Guy on Rocks’ is a Stockhead series looking at the significant happenings of the resources market each week. Former geologist and experienced stockbroker Guy Le Page, director, and responsible executive at Perth-based financial services provider RM Corporate Finance, shares his high conviction views on the market and his “hot stocks to watch”.


Market Ructions: All quiet on the Western Front

A relatively quiet week if the VIX index (figure 1) is anything to go by which closed at under 17 well below the 5 year mean and median. Major indices were also little moved as US, European and UK PMI figures came in higher than expected. The US came in at 53.5 (consensus 51.2) while Europe came in at 54.4 (consensus 53.7).

The market is now waiting for what looks like an almost certain interest rate rise next week around the 25-basis point mark with a remote possibility of 50 basis points.

Gold dropped US$23 to close at US$1,982/ounce for a 1% loss and silver closed the week down 1.3% to finish at US$25.02/oz. There was no obvious reason for these moves other than some likely profit taking as the USD index was little changed.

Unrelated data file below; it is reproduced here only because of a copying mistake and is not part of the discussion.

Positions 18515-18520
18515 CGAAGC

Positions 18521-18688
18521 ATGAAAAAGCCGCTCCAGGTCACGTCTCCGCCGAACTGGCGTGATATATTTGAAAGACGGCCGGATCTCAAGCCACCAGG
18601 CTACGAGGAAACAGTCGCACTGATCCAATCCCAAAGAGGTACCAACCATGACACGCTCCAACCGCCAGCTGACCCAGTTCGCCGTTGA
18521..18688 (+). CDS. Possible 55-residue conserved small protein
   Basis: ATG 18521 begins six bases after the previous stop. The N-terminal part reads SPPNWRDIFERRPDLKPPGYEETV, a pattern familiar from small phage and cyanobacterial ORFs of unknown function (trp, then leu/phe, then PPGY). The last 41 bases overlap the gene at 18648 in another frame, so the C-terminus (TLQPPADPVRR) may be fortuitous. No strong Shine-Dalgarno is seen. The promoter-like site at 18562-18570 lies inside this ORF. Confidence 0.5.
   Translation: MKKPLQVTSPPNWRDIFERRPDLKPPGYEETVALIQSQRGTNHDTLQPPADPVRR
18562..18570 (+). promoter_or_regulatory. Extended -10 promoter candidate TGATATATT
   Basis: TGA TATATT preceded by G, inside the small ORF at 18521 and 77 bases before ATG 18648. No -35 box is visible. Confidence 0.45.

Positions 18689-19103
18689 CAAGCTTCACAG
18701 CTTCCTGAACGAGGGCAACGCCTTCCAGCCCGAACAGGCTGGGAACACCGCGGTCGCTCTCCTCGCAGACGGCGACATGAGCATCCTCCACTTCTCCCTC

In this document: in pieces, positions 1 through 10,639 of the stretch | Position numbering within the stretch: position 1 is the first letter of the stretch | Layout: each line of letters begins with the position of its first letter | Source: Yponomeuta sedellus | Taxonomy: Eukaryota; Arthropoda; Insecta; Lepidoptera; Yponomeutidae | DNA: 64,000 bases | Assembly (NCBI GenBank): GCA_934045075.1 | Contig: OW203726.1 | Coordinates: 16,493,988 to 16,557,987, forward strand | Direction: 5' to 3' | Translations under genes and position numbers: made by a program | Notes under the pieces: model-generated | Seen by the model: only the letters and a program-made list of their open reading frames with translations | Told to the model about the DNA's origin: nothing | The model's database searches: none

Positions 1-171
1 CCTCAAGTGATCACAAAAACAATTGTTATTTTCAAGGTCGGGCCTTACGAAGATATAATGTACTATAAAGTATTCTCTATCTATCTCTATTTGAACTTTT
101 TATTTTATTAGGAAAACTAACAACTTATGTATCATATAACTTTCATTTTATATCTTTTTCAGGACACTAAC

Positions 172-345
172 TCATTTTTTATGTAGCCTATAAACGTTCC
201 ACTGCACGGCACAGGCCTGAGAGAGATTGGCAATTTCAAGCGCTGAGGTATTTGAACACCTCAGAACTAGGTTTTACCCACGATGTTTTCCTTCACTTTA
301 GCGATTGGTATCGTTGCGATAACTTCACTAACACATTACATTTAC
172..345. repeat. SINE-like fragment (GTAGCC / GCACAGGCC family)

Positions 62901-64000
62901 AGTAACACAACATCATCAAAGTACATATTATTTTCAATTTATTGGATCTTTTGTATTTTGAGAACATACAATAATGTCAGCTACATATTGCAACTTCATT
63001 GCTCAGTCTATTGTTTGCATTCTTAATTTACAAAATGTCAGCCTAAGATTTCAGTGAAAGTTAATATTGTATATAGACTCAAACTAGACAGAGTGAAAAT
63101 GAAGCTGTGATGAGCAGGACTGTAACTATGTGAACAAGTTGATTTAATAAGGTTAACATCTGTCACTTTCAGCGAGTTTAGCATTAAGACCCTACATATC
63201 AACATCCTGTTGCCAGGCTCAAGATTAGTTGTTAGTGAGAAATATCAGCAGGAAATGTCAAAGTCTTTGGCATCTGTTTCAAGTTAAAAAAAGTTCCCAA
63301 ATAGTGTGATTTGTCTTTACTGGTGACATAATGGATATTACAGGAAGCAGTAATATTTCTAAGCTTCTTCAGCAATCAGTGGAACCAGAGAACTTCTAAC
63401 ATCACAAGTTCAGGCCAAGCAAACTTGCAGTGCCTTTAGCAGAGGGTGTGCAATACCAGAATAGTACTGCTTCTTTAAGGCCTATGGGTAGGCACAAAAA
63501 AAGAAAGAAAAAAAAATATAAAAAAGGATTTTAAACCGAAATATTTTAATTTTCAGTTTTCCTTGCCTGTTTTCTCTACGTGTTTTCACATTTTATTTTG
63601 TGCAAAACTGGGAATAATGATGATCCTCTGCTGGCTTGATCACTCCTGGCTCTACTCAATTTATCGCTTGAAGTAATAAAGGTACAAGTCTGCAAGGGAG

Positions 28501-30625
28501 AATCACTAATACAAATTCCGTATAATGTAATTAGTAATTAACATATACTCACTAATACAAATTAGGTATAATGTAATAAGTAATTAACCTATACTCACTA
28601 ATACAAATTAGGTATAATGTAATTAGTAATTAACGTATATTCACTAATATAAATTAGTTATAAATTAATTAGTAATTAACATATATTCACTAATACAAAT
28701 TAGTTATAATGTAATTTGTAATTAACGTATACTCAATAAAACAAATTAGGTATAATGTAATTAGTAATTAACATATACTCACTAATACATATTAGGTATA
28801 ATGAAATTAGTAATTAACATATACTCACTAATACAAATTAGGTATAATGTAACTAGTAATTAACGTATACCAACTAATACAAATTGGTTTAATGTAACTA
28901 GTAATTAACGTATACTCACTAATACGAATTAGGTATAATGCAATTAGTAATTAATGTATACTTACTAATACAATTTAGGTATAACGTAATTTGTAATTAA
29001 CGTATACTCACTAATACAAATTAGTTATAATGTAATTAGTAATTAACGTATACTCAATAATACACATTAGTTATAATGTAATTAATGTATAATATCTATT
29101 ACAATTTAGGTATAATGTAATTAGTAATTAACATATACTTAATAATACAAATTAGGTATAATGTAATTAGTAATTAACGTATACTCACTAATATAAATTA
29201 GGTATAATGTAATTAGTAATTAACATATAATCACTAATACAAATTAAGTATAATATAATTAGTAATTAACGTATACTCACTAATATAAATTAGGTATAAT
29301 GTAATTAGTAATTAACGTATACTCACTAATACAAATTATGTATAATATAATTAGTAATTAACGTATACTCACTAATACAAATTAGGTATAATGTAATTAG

Figure 1: VIX Index (Source:

Platinum on the other hand closed up 7.5% to a year – to date high of US$1,123/ounce while Palladium finished the week at US$1,535/ounce up almost 7% as the market reacted to power blackouts in South Africa which accounts for just under 40% of world production (figure 2).

Figure 2: World Palladium production (Source:

Copper finished at just under US$4.00/lb down 2.5% for the week, remaining flat on fears of further Chinese lockdowns and recession fears.


Is lithium cracking up?

UBS have downgraded their near-term lithium carbonate prices (figure 3) by 10-30% over 2023/24, a huge variance which will clearly demonstrate how difficult pricing lithium equities will be in the short to medium term.